Plant the Seed, Water, and Wait

A few short days ago, I returned from my fourth Royal Family Kids Camp, a camp for abused and neglected foster children. These children were exhausting, but also charming, silly, kind, and filled to the brim with a desire to be loved unconditionally. This year, my campers were as sweet as can be. My first camper and I bonded the most through hairstyle creations. She loved to do hair, and despite the fact that I had to walk around with ridiculous buns on my head or with a unicorn braid standing straight up, I loved watching her be so gentle with my hair. I think that giving her a motherly, nurturing role and allowing her to use positive touch was extremely healing for her. My other camper was more shy, but her guard came down when we went swimming. Nothing is sweeter than hearing pure, genuine laughter from a little girl. In the pool, her smile was contagious, and we had a blast playing catch with a beach ball or swimming for various diving sticks.

My two girls were extremely appreciative of this week. I received cute letters and pictures thanking me for camp and for being their counselor. I could clearly see how a week of unconditional love and undivided attention for these girls could be life-changing. However, that is not always the case with each camper. Sometimes, you give out every last drop of love and patience to your campers, and you barely see their hardened shells crack. Many times a camper will move placements throughout the year, so you never get to see them again—never knowing if all of your efforts even made a difference. That is why I believe Royal Family is one of the hardest mission trips I have ever been on. We work relentlessly throughout this week at camp, but may never see how that work transforms the lives of our campers. At other mission trips, it might be easier to feel like you made a difference. For instance, if you built a house or served food at a homeless shelter, the effects of your work are more tangible. Here at camp, we must be completely dependent on God to carry out the efforts made at camp. During this week, we plant a seed in each of these campers through messages of God’s power, strength, and love. Just by giving of our time, we hope to show our campers that they are valuable, that people care about them, and that God will turn their painful pasts into something beautiful.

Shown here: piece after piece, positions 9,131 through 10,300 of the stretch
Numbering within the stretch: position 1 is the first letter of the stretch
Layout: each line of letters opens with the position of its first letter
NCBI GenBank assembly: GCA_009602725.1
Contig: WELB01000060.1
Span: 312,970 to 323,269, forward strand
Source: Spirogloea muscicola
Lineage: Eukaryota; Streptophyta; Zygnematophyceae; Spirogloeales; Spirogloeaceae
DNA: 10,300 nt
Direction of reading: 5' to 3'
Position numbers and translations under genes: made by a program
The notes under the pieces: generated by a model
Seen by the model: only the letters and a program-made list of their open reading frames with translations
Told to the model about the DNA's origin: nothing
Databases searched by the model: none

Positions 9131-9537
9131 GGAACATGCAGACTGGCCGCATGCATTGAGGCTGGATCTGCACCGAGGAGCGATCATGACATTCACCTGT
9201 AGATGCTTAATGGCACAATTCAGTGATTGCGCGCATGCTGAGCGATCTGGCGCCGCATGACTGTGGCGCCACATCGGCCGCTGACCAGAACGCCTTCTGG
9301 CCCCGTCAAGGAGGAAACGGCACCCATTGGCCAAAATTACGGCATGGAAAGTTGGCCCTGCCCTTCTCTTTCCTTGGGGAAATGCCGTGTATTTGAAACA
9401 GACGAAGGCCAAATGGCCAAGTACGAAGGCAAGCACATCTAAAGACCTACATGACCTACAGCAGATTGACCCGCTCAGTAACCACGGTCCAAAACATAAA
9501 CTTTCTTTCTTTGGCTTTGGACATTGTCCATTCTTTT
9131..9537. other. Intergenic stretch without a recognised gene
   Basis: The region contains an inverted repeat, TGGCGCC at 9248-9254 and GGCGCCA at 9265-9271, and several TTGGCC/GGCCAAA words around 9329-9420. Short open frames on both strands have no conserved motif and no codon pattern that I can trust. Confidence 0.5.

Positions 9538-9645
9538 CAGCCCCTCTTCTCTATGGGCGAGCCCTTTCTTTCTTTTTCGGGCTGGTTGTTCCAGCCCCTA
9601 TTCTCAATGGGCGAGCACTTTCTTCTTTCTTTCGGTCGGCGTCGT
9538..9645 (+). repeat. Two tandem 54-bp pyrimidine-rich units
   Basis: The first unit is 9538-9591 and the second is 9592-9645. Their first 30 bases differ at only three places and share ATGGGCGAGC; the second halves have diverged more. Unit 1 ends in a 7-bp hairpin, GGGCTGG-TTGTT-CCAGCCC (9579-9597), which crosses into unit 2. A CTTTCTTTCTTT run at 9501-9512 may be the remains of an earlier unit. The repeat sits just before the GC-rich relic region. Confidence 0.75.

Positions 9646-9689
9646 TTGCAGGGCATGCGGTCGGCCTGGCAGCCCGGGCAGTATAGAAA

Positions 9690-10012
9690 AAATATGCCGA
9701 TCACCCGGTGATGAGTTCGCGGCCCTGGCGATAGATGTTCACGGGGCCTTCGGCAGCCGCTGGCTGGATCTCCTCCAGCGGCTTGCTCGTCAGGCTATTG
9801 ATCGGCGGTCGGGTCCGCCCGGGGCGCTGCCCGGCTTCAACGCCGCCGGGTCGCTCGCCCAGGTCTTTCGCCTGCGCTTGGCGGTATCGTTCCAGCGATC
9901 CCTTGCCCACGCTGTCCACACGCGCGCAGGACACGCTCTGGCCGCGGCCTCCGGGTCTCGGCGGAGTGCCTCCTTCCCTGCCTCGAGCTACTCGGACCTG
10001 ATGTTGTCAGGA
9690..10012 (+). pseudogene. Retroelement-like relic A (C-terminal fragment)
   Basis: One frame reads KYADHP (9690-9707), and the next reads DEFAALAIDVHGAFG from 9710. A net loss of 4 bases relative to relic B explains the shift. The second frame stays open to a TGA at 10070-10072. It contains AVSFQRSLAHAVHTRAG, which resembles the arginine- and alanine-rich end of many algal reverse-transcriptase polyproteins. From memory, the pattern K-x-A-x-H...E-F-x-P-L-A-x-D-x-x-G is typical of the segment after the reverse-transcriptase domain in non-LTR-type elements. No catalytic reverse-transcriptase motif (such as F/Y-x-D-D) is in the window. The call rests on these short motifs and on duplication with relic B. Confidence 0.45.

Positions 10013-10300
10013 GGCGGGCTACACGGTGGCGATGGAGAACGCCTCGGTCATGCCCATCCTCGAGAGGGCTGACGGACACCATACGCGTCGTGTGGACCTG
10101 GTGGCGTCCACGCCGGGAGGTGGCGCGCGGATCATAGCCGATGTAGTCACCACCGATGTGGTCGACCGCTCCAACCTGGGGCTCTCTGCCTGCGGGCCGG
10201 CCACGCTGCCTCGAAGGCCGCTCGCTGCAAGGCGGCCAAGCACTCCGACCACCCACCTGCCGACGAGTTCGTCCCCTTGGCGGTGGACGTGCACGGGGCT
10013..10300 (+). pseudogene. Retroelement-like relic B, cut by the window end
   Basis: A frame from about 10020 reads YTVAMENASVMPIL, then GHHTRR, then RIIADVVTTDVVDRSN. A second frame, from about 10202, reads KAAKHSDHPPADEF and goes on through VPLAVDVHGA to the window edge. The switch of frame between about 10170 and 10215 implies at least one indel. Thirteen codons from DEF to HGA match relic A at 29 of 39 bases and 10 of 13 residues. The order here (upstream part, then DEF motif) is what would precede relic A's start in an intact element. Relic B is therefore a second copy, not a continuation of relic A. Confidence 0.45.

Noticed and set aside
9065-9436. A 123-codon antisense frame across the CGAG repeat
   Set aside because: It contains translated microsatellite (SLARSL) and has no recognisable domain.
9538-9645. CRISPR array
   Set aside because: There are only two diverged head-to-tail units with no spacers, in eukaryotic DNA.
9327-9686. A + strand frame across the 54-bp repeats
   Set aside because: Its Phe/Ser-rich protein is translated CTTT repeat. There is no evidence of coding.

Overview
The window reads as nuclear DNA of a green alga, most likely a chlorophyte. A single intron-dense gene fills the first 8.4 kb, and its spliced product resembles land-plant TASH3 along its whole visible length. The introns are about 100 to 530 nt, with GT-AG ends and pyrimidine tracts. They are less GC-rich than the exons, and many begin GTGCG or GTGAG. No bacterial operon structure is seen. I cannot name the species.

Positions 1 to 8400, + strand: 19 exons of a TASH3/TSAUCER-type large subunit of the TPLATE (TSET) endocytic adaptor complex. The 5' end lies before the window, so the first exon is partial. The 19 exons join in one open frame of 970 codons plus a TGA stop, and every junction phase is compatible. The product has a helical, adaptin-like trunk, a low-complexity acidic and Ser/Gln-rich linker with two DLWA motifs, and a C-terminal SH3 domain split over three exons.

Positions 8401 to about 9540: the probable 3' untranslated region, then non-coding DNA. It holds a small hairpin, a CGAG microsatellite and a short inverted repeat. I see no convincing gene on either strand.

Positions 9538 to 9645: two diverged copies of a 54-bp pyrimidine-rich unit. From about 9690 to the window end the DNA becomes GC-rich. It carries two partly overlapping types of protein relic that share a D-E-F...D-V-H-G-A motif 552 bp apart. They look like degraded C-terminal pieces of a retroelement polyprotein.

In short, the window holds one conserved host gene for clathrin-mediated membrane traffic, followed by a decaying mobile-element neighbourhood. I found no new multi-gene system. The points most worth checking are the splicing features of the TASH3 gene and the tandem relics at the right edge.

My work at camp is done for the year, but God is just getting started. I may never see how God is transforming the lives of my girls and all of the campers, but I trust in the plans that he has for them. While even typing those words seems so cheesy, I can’t believe that God would allow these children to suffer physical, sexual, emotional abuse or neglect while other people, like me, have lived with families who love and care for them. I can’t imagine such an unjust God. Therefore, I have to trust that God will use their pain for good because I believe that God has intentions to use every person he places on Earth. For now, I’ll be praying for all the campers that came to Royal Family over the course of the year—asking that God continues to show love to these children and that they can find a safe home where they can prosper and grow.

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Lots of love,

Hannah

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